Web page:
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My college newspaper has asked me to update the fonts for them. They currently use Kepler for the the masthead and body copy, and Trade Gothic for the headlines and bylines. The editor-in-chief wants the paper to look urban and modern, similar to the Chicago Reader. I am recommending Intro Inline for the Masthead, Lubalin Graph for the headlines and bylines, and Utopia for the body copy. Are these fonts appropriate?
Hello everyone. I am designing a high school newspaper for my campus, called "The Pioneer". What it pioneered, I do not know.
wondering what this font is called?
Thanks in advance!
Yes, really, I am offering a reward of up to $200 for information leading to the apprehension of the font used in a document. I am mildly stumped, and running out of time.
Details on my blog here: http://www.thomasphinney.com/2013/02/font-id-reward/
Plus, assuming my client lets me talk about it afterwards, you could be immortalized in one of my “font detective” talks. :)
Hi guys - can anybody help me with this one? It's the banner for 'The Riki Lash Lazaar Show', long-running column in the tabloid the Majorca Daily Bulletin. So long-running in fact that this font may date from the late 60s. Sorry about the small image (it's from the net), but I thin you can make out enough detail. if not I can maybe make a bigger scan.
Thanks in advance
I've been working on my first font; it tries to channel early woodblock display fonts, with a very low-fidelity, imprecise and analogue quality. There are no straight lines, and a plenty of intentional 'defects'.
There's a couple of sharp corners that I still need to go over, but I'm wondering a lot about the broader direction that I want to move in.
A short sample: http://cl.ly/I5W0
Full PDF sample: http://cl.ly/I5D3
It's really designed for low quality newsprint (I made the first few letters for my school's newspaper) so I encourage you to print it out and look at it on the page if you have the time and patience.
I haven't done anything more than side bearing-based spacing yet (the & entering the P is a mistake, not a ligature.)
I saw a scan of the front-page of this 1898 French newspaper, and it's captivated me. I know it's highly unlikely there's an exact match, being so old, but something close would be awesome too. It's somewhat like Landry Gothic, but it's different in the shape of the R and the E's subtle slope down on the top leg, and therefore has too contemporary a feel.
I'm currently leading a redesign of the Glasgow Guardian. We're a student paper with a low budget and 100% run by volunteers.
Two competent amateurs + Adobe CS4 + the next two months = a newspaper.
I’m in the process of redesigning a newspaper, and I’m wondering if there is a way I can more accurately print proofs. Crisp laser printouts are nice, but I want get a feel for how the design will work in its ‘native’ media.
Does anyone have experience putting newsprint through an inkjet printer? Can it be done effectively? I’m pretty sure I can get some of the same paper the news is printed on.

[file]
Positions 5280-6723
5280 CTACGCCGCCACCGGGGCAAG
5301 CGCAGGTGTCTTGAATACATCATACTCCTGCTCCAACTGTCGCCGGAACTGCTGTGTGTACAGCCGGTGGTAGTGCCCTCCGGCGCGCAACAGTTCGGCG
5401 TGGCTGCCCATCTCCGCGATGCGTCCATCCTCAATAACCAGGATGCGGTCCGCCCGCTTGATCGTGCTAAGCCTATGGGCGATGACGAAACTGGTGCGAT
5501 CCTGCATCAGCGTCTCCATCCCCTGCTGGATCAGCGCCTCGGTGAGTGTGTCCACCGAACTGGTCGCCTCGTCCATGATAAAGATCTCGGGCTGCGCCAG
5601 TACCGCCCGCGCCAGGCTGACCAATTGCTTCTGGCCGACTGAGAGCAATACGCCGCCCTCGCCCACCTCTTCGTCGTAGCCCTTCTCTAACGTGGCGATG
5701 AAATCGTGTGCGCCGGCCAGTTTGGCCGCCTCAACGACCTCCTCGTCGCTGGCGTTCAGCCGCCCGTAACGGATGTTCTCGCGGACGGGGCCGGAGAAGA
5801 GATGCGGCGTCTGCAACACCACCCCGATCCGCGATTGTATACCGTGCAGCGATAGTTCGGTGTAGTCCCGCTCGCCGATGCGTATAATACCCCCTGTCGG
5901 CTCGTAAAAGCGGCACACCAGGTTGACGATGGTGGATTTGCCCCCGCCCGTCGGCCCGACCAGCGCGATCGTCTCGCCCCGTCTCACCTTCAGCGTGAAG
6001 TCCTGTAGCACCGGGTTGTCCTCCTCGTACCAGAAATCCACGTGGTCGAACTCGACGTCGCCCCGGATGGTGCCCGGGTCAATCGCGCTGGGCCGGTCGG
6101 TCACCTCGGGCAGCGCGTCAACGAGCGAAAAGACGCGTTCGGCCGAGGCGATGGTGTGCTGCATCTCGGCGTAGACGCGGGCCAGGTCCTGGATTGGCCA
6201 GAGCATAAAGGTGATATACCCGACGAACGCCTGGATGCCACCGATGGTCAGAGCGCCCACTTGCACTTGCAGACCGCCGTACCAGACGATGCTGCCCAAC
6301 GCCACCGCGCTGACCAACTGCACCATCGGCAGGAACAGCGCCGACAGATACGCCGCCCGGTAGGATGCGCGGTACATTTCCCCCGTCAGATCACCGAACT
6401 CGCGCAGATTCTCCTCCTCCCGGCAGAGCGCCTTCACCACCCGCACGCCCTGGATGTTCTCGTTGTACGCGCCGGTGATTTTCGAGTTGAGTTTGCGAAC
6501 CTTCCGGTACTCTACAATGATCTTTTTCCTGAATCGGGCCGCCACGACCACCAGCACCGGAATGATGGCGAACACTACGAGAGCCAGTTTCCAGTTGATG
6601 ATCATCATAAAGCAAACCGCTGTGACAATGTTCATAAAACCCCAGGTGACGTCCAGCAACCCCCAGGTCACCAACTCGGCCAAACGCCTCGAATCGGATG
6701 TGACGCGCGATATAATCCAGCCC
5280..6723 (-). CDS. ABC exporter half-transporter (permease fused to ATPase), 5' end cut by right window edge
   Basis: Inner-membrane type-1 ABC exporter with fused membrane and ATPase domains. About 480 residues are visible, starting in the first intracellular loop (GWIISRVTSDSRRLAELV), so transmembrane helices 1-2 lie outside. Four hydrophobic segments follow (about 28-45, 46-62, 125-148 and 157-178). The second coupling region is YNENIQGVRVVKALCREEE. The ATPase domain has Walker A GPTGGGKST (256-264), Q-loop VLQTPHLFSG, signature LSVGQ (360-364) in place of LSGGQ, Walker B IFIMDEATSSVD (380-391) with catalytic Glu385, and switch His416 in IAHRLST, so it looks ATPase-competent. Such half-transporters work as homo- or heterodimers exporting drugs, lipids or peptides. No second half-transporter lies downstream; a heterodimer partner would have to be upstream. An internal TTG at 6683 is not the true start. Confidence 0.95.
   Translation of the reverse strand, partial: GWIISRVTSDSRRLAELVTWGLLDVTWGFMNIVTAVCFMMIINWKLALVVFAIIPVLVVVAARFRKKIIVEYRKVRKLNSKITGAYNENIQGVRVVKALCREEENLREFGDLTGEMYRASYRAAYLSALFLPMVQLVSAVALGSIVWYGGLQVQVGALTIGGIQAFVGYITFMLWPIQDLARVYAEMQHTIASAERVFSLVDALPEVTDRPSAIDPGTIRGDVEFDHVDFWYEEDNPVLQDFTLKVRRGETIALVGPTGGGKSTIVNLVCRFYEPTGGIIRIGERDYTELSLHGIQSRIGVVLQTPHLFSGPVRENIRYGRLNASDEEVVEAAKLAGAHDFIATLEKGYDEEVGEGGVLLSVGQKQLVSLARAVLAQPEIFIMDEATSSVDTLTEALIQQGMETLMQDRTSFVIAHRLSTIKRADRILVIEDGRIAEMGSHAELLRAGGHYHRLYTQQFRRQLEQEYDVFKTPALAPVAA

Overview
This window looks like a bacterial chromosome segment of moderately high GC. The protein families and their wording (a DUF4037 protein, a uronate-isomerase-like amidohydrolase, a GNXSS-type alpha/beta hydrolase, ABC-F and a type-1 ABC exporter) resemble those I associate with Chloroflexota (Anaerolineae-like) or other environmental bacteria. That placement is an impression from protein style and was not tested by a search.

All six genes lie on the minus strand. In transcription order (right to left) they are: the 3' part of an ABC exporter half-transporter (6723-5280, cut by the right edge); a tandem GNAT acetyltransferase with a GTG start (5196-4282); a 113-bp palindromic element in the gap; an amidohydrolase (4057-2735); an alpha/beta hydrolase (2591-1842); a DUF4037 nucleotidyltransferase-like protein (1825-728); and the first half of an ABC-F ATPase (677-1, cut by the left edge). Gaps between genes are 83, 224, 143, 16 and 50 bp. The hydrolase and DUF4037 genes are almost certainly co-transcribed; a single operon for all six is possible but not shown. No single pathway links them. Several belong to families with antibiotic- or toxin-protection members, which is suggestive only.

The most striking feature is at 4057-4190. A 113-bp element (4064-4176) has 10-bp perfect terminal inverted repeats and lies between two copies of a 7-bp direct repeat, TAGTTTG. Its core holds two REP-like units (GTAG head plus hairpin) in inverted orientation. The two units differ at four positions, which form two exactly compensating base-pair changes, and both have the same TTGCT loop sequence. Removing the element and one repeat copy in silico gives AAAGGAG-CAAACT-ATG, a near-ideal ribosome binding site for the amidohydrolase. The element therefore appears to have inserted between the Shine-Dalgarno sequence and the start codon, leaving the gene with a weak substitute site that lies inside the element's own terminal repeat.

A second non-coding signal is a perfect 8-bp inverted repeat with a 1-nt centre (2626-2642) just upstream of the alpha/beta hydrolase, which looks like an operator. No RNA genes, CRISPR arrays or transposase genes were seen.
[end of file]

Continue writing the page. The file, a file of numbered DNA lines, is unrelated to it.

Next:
My other alternative is to experiment with type in a house/fill ad that runs in the actual newspaper. This is probably most accurate, but totally up to chance, and only available once a week.
Any advice or information is most appreciated. Thanks.
Does anyone know what fonts the Telegraph use? I believe the serif is a custom typeface. So if anyone can suggest what they think it was based on or something similar.
Also any suggestions what the san serif is?
Hi, typophiles! I usually use the term masthead to refer to the large logo at the top of a front page of a newspaper; I've recently found that masthead actually means something different (list of staff), and that I should be using the term "heading." This seems like a rather broad term, though. Is there a specific term for this section at the top of the front page with the logo, tagline, date, etc?
Country’s Leading Newspaper Enlists Linotype’s Nadine Chahine to Design Typeface in Memory of Gebran Tueni, An-Nahar’s Former Editor and Publisher
Oh mountain, no wind can shake you” – this is the Lebanese saying that inspired Linotype typeface designer Nadine Chahine as she created the Gebran2005™ typeface. Designed for An-Nahar, Lebanon’s leading Arabic-language daily newspaper, Chahine’s creation is part of a major redesign of the publication, available in its new look beginning today in Beirut.
“We will continue to shine a bright light on the importance of free speech in the Middle East that will not be dimmed”
Found this curious image online, any clues guys? Descenders almost don't exist!
This will probably be an easy one for everyone, but any help is greatly appreciated.
Ready Media changes the way magazines and newspapers are designed. By providing a complete set of templates for every kind of page, publication production is vastly streamlined
With partners Roger Black, Eduardo Danilo, Sam Berlow, Robb Rice and David Berlow, they're not kidding around...
Someone convince me this does not bode ill for the rest of the design profession...?
Professional typographers and designers,
I've been redesigning our school newspaper for weeks/months when I can fit it in between my schoolwork.
I'm throwing it up for critique here.
I'll also post what I started with.
Please let me know your honest opinions.
Is the new design more succesful? If so, why?
Is the nameplate too edgy?
I'm eager to hear anything you can offer me.
You've seen this concept before. A city made of type. This time for the New York Times. http://vimeo.com/6753268
This is the headline typeface used in the St. Louis Globe Democrat newspaper dated June 22, 1971. It kinda jumped out at me when I was looking through my grandma's old photos and stuff, and I haven't been able to figure it out.
Your help is appreciated.